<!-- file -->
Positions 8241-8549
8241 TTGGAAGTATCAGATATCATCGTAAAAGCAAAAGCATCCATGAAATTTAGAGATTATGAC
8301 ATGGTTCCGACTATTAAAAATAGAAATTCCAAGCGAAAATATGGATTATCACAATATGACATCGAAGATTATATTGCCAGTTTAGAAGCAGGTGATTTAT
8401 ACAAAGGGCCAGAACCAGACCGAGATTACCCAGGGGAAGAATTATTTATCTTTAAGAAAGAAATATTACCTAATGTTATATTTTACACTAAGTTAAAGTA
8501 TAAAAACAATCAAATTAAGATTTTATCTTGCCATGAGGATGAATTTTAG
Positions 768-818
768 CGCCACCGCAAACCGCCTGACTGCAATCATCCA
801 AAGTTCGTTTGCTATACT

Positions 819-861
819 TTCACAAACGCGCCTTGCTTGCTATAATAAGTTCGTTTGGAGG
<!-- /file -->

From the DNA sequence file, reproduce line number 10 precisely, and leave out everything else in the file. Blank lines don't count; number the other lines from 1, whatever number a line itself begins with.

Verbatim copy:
819 TTCACAAACGCGCCTTGCTTGCTATAATAAGTTCGTTTGGAGG